Powers of Attorney

The Durable Power of Attorney is the most important estate-planning document a person can execute. Most estate plans are really death plans but a DPOA protects the living. However, too many people execute springing powers. That means that they are only effective when the agent (the person who is appointed to act for the principal) can prove that the principal is incompetent–that is completely round the bend.

The DPOA should be immediately effective, not effective only when a stranger or two strangers (physicians in hospital because seldom is the family doctor involved) decide that the family should have information and authority. If you are not totally “with it,” you want your family in control, knowing everything first-hand. You do not want your family waiting for strangers–doctors or nurses–to fill them in with second- and third-hand facts.

If you are in an emergency room, or any where else in a hospital, you want family members with you at all times. Family members know you. Personal history is of primary importance to the medical experts, who are strangers. If you are not in control, even temporarily, your agent or agents need to know what is going on. They should have access to all information, not just what the hospital employees want to tell them.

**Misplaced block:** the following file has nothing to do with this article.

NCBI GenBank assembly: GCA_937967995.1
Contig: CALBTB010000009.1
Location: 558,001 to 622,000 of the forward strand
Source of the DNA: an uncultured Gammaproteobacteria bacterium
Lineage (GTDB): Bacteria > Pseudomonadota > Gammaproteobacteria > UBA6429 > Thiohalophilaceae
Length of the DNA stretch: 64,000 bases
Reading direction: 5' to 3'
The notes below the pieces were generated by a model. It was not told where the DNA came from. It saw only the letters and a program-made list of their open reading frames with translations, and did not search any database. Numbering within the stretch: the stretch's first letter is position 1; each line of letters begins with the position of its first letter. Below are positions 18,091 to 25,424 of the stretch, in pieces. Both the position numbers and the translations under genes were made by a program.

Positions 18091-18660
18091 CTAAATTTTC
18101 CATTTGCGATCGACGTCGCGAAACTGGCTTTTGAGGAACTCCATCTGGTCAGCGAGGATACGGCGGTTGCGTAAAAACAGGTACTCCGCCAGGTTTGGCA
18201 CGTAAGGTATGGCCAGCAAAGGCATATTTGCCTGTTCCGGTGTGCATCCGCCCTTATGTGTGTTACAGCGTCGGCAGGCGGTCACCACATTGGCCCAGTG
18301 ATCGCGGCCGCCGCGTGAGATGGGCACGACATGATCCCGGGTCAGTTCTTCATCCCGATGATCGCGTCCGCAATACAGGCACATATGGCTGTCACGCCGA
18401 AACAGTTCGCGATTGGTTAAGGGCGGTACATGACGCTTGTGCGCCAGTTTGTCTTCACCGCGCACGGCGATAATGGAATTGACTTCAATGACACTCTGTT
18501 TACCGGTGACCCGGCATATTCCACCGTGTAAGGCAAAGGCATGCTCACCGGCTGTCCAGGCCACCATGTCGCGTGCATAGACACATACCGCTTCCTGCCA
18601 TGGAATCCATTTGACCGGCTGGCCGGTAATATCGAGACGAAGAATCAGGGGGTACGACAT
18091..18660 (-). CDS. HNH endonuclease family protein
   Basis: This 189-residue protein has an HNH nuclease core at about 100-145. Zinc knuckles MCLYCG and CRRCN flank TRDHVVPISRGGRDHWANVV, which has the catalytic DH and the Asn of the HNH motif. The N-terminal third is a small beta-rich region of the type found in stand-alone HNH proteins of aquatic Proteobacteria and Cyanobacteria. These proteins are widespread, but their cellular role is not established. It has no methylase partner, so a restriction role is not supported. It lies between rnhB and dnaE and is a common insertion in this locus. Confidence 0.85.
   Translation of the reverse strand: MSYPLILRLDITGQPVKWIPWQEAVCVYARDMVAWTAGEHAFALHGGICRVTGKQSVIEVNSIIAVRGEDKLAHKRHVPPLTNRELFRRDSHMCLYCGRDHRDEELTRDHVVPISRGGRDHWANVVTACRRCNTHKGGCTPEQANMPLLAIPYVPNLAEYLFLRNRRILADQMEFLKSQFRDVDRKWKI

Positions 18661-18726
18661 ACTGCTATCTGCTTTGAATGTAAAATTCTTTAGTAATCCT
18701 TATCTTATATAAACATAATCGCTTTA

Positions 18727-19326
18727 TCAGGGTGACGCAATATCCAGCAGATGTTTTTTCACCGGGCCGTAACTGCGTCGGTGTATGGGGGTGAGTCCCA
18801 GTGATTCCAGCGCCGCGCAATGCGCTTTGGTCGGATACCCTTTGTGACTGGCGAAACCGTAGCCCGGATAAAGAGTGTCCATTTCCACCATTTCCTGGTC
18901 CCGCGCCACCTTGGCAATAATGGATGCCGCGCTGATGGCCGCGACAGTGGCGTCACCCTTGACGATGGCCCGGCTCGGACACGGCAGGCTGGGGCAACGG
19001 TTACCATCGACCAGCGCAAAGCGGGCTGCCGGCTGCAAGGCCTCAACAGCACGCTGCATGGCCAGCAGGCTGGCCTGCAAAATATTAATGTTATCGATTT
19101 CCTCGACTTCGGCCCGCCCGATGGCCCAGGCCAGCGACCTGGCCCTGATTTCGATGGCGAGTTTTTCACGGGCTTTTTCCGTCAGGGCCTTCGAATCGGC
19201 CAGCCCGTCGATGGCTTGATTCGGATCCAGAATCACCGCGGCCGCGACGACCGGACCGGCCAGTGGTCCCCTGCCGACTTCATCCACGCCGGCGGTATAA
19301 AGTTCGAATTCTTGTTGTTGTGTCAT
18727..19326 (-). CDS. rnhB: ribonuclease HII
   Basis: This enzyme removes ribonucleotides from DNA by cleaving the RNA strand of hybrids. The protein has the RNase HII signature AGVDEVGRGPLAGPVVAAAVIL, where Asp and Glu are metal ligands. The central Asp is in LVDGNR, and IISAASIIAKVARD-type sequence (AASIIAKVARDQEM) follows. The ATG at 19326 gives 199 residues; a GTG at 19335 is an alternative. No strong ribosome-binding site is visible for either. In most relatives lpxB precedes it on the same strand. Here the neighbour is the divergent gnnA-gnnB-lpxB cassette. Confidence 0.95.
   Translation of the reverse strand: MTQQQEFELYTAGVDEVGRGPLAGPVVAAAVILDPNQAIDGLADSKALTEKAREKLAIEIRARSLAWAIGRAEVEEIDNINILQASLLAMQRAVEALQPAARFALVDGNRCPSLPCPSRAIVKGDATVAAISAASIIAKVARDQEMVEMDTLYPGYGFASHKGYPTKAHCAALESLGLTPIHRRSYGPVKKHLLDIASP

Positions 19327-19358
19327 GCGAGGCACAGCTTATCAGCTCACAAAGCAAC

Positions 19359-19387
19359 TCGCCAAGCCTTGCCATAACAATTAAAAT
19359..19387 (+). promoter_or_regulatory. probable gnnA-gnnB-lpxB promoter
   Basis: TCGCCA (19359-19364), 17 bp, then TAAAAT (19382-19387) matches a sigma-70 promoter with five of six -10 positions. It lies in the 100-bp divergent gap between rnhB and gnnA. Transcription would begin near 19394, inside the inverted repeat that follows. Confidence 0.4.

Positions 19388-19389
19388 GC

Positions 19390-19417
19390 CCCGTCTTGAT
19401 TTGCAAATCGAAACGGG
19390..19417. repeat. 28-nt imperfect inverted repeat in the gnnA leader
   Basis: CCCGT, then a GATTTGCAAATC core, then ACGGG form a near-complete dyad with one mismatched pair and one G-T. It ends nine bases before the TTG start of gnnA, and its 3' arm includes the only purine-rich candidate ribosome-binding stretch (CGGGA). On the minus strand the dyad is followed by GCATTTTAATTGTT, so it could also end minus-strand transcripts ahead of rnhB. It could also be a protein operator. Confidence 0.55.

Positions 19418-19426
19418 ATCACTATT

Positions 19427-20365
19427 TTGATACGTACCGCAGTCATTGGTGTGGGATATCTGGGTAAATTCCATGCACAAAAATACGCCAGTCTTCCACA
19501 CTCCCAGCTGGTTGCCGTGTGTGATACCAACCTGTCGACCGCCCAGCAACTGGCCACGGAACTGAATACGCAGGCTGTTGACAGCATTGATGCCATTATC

You should consider appointing several agents with each having immediate authority. If you do not want multiple agents with immediate power, appoint at least one successor agent in case your first choice cannot act for you. I often see couples who appoint only each other. That way at least one of them is assured to be without an agent, sooner or later. If you have no agent when you are hospitalized or in a convalescent center, your family has little say about your treatment until a guardian is appointed. Once you have a guardian, it may be impossible to regain control of your life.


John B. Payne, Attorney
Garrison LawHouse, PC
Dearborn, Michigan 313.563.4900
Pittsburgh, Pennsylvania 800.220.7200
©2010 John B. Payne, Attorney

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